The democratic process, let alone the Democratic process, is broken and we are not powerful enough to fix it. That does not make us powerless, however. We have millions of people who are afraid and angry. The more we concentrate on middle class goals, fantasies and aspirations, the sooner we will lose the poor and disenfranchised. Which is us.

It is not just in our best interest to declare a movement of the working poor, for the working poor--it's the moral thing to do, and if we do not have the the sense of righteousness, energy and optimism that comes from knowing what you are doing is right, then we have nothing to offer at all.

Or we can keep looking for an authority (or party of authorities) to lead us, and express shock and disbelief when he proves to be allied with the elite.

Either way, we will be run over by the consequences of the last ten years. The only question is how we will react. Will we cower and accept our inferiority in the hopes of benefiting from the exploitation of the poor, or will we stand up like men and women and fight? Because fighting over the crumbs the elite is willing to throw our way is getting kind of embarrassing.

My Country, 'Tis Of Thee

Land of the free.

A new professional basketball league boasting rosters made up exclusively of white Americans has its eyes set on Augusta, but the team isn't receiving a warm welcome.

[yap yap]

Don "Moose" Lewis, the commissioner of the AABA, said the reasoning behind the league's roster restrictions is not racism.

"There's nothing hatred about what we're doing," he said. "I don't hate anyone of color. But people of white, American-born citizens are in the minority now. Here's a league for white players to play fundamental basketball, which they like."

Lewis said he wants to emphasize fundamental basketball instead of "street-ball" played by "people of color." He pointed out recent incidents in the NBA, including Gilbert Arenas' indefinite suspension after bringing guns into the Washington Wizards locker room, as examples of fans' dissatisfaction with the way current professional sports are run.

"Would you want to go to the game and worry about a player flipping you off or attacking you in the stands or grabbing their crotch?" he said. "That's the culture today, and in a free country we should have the right to move ourselves in a better direction."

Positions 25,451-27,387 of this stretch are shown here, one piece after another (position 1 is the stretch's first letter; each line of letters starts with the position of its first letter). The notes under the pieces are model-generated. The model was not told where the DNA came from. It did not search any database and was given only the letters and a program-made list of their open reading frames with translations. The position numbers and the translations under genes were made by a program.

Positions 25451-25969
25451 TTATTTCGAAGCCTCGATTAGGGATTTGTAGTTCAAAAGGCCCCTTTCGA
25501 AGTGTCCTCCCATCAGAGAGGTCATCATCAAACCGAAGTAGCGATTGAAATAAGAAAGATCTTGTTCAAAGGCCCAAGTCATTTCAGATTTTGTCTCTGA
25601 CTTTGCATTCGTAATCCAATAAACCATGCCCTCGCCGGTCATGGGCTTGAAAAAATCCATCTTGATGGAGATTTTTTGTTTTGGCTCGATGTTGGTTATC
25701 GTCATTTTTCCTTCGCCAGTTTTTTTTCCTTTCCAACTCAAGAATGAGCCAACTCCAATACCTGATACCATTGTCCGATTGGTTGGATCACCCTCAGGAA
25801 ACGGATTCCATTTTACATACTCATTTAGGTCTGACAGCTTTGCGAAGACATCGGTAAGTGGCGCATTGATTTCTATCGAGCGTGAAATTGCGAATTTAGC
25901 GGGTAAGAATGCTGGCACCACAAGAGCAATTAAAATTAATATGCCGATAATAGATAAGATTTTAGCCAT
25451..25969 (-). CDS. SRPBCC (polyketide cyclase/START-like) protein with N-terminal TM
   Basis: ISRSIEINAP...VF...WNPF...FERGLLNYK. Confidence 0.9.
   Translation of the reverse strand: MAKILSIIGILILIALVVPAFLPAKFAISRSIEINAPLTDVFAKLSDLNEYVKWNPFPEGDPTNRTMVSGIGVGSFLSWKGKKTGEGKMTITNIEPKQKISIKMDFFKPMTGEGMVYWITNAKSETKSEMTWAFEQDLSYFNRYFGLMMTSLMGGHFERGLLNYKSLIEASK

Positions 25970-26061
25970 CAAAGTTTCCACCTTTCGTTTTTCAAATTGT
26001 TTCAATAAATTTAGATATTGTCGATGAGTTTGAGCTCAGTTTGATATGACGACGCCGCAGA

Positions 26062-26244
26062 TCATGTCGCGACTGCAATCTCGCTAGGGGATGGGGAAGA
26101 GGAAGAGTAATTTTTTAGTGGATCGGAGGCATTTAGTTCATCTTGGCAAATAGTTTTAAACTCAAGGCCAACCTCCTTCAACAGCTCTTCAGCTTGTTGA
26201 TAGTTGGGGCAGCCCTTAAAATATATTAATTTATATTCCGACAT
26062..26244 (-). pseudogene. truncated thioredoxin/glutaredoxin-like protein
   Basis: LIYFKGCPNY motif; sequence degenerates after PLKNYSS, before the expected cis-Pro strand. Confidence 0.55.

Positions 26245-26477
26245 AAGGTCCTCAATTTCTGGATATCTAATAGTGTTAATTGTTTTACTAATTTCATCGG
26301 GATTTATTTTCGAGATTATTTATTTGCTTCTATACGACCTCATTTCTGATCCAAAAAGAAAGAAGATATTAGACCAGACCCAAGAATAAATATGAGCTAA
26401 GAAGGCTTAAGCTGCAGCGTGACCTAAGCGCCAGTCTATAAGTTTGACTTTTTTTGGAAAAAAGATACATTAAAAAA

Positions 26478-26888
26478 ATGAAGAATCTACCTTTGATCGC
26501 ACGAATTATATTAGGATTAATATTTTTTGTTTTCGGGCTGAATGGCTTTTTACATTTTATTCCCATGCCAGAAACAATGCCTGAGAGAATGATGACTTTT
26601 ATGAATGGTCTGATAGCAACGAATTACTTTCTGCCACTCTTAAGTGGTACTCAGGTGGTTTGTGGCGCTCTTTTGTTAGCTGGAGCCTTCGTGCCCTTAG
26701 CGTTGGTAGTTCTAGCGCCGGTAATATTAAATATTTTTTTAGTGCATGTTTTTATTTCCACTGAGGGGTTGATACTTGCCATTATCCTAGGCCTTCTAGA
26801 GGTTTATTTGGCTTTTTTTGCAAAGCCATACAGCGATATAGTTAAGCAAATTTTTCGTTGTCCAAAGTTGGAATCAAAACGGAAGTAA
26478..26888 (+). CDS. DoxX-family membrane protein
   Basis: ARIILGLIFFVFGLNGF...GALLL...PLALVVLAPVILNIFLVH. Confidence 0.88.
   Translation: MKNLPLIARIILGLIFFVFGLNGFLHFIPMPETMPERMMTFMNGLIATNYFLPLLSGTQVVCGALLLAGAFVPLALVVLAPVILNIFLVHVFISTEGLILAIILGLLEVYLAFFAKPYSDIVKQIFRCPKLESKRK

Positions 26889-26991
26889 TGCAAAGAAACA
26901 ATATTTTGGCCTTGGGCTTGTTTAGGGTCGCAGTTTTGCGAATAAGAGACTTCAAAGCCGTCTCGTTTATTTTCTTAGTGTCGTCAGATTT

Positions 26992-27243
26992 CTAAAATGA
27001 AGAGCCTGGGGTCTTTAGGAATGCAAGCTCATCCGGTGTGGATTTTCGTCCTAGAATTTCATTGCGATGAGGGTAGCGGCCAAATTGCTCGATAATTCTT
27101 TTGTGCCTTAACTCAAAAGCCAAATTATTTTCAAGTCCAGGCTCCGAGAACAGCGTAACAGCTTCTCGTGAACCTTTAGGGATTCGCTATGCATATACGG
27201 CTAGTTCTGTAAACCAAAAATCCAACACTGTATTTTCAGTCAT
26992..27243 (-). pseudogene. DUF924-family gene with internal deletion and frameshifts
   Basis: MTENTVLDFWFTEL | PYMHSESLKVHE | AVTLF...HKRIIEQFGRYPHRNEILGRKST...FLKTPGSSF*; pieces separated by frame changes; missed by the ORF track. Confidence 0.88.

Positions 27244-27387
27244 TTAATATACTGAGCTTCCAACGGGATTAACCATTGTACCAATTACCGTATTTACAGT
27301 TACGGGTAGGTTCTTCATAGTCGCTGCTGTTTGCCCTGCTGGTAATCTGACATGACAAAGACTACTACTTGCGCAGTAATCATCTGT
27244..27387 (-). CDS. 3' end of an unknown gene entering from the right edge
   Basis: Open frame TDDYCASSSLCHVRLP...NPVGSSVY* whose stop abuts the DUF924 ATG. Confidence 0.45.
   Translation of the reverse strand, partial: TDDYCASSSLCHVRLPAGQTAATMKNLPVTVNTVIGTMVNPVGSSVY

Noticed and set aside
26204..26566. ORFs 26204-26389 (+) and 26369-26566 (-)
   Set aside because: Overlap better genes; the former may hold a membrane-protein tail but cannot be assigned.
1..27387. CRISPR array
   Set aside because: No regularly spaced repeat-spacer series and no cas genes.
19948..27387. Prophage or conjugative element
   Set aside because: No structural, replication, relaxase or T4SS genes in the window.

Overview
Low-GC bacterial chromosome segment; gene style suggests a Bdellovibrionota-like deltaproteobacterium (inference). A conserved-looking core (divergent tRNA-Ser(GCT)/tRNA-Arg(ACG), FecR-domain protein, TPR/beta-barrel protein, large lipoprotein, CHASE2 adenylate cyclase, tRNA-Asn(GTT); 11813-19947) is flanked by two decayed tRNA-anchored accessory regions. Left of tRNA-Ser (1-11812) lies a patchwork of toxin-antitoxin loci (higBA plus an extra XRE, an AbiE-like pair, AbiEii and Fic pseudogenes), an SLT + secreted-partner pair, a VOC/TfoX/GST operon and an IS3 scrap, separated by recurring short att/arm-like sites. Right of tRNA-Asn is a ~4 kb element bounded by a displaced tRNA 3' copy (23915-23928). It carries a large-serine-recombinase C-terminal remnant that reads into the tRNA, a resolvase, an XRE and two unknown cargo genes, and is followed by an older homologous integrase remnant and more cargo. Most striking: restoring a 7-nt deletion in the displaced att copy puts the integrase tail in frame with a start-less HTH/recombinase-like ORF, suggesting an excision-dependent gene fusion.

Home of the brave.

A U.S. Airways jet was diverted to Philadelphia International Airport Thursday after a praying Jewish man's religious item was mistaken for a bomb, police said.


Officials said a passenger had become alarmed by seeing a man with phylacteries — boxes containing verses from the Bible — which observant Jews strap around their arms and heads as part of morning prayers.

"Someone on the plane construed it as some kind of device," said Christine O'Brien, a spokeswoman for the Philadelphia Police Department.

A man was escorted off the plane by law enforcement officers while the other passengers also disembarked. O'Brien confirmed that no one had been arrested and no one had been charged.

Senior law enforcement officials told NBC News that they believe the man was a "nervous flier" and said they did not believe the incident was related to terrorism.

Since they were going to Kentucky, I'd be a lot more worried about their fellow citizens.

Bonus Racism:

When Haitians leave Haiti for the U.S. they get richer almost overnight. This isn’t simply because wages are higher here or welfare payments more generous. Coming to America is a cultural leap of faith, physically and psychologically. Arnold Kling and Nick Schulz note in their phenomenal new book, From Poverty to Prosperity, that low-skilled Mexican laborers become 10 to 20 times more productive simply by crossing the border into the United States. William Lewis, former director of the McKinsey Global Institute, found that illiterate, non-English-speaking Mexican agricultural laborers in the U.S. were four times more productive than the same sorts of laborers in Brazil.

Why? Because American culture not only expects hard work, but teaches the unskilled how to work hard.

That's dimwit Jonah Goldberg, the laziest man in all of Christendom.

I had high hopes for a McArdle/Goldberg alliance, until she went and got herself engaged to a go-getting tea bagger. Their offspring would have been utterly---unique.

Wednesday, January 20, 2010

The Inner Voice

Dear me. Megan McArdle has been driven to a frenzy by the prospect of letting people with previous medical conditions get health insurance. (Remember, this includes her as well.) One minute she's giving directions on how to steam carrots and the next minute she's in a posting frenzy, cranking out seven posts about the Coakley/Brown race and the future of health insurance reform.